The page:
Studying business abroad is a great way to put yourself ahead of the competition in the current job market. The extra cultural experience and the internationally recognised qualification you will graduate with really help when it comes to getting a job. Unfortunately, in today’s economic climate, that might not be enough, as more and more people graduate with excellent degrees, it takes something really special to stand out from the crowd. In this article we take a look at the things that businesses are looking for in a recent business graduate, and how you can get ahead of the competition so you secure your dream job upon completing a business degree abroad.
More than Just Grades
Businesses are swamped with job applications for every available position. Many businesses receive applications for posts that aren’t even vacant. These applications aren’t just coming from graduates with poor results, these are first-class honours students, perhaps even with a postgraduate degree. Graduate roles are particularly fiercely fought over, usually with every applicant holding a ‘good’ degree. The extensive and thorough application processes that are synonymous with graduate positions are designed to seek out more than just academic knowledge. They seek out experience that shows you can apply your knowledge to the real world. They want to know that you will be able to put your degree knowledge and experiences to use in their workplace. It’s quite possible they will not be interested in what you studied at university, as they will want to teach you the way the company works. Instead, they’ll want to see a number of qualities that will allow them to shape you into the employee they are looking for in the long run. But what are these qualities they look for, and how do you develop these for yourself?
Perhaps the most important skill employers will look for in new recruits, particularly at graduate level is leadership. They want to know that you are capable of not just working on a particular project, but eventually leading it. Graduates can be found in many positions, but you’ll find that more often than not, their job role will always involve an element of leadership. Whether that is leading a team or making decisions on a project.
Building your leadership skills therefore is something that should be addressed sooner rather than later. Look to join societies, where you can help to lead projects or events. In group work environments, ask if you can be team leader. Enquire at the careers advice centre of your institution whether there are any projects where you can get involved to further your leadership skills.
SEE ALSO: Leadership Courses
The second-most important skill for a graduate position, just behind leadership, is a skill that some may see as the opposite. Of course, we are talking about teamwork, but it is in fact a skill that goes hand in hand with leadership. Employers want to know that you aren’t going to clash with your colleagues. They don’t want an employee who will bulldoze their ideas through meetings or shout down ideas in favour of their own at each available opportunity. Yet teamworking is more than just conflict avoidance. It’s about working with others to produce better results as a group than as a collection of individuals.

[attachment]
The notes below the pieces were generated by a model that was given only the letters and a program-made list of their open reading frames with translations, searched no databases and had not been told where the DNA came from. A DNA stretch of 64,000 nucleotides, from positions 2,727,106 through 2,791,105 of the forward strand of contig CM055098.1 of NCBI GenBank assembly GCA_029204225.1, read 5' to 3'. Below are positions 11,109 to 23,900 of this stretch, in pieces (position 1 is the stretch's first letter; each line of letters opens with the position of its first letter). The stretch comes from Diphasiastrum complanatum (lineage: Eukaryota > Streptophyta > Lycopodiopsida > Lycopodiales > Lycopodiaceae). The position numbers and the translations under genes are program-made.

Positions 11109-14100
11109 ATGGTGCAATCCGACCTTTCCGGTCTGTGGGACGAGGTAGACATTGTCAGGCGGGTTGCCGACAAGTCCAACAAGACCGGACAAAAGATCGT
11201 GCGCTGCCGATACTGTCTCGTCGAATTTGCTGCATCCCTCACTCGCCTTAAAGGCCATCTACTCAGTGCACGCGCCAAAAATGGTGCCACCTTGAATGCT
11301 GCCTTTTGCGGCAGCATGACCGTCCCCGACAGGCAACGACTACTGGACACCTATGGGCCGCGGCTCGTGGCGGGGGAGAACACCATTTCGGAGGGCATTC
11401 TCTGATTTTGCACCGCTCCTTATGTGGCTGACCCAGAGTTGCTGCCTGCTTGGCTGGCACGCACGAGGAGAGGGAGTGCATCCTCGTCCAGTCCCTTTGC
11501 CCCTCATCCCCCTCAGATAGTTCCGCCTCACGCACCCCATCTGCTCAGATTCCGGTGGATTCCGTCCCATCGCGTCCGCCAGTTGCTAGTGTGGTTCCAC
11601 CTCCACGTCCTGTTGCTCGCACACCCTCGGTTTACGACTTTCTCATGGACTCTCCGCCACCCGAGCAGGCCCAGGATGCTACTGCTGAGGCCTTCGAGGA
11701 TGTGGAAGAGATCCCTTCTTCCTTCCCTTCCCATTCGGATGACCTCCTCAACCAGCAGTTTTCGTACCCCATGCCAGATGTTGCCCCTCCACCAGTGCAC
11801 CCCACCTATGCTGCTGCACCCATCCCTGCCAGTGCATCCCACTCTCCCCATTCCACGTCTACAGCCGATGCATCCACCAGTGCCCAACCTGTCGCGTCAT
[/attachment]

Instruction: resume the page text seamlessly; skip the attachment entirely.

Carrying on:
Building your teamwork skills is an easy thing to do though. Get out and join societies, work with your fellow students on projects, join a local sports team. Just like most things in life, practice makes perfect, and although you may not become the ‘perfect team player’ after just 90 minutes of football, it is an excellent start. The more you work within a team environment, the better you will perform as a team player. It is perhaps one skill that is actually enjoyable to work on as well as being hugely beneficial.
Some people are confident. Some people aren’t. That’s not the way it has to be though. Confidence is a skill that can be developed, and if you are hoping on landing a graduate role it’s one area of personal development you really want to pay attention to. The reason employers want a confident team is they tend to integrate better into a team, and they are more likely to speak out with ideas. If businesses are built on ideas, then it’s confident people that build businesses.
So how do you build confidence? For some, it’s a matter of practice standing up in front of an audience and giving a presentation. Others feel they lack confidence in decision making, in which case it’s a good idea to get out and join a society. If you haven’t already noticed a trend, societies and extra-curricular activity is what will help you to build the skills employers are looking for. Whilst potential employers aren’t necessarily interested in your day-to-day role within a particular society, they are interested in the skills you take away from them.
This is a skill that is crucial to any job position, but being able to prove such a skill is very difficult. In a graduate position, where you may find yourself running a particular part of the business or leading a team on a project, you’ll need to be able to not just motivate yourself, but also your team. You need to start to think now how you can prove that you are a motivated individual. This may be through extra-curricular activities you are involved with; competitive sport is a very good example to provide. If you’re not a sports person, perhaps look at joining a society where a competitive edge is key.
The extra effort you put in now to prove you have these skills will be worth it once you come to that first job interview. Preparation is key to your success in the job market, and the sooner you start, the better positioned you will be when you graduate.
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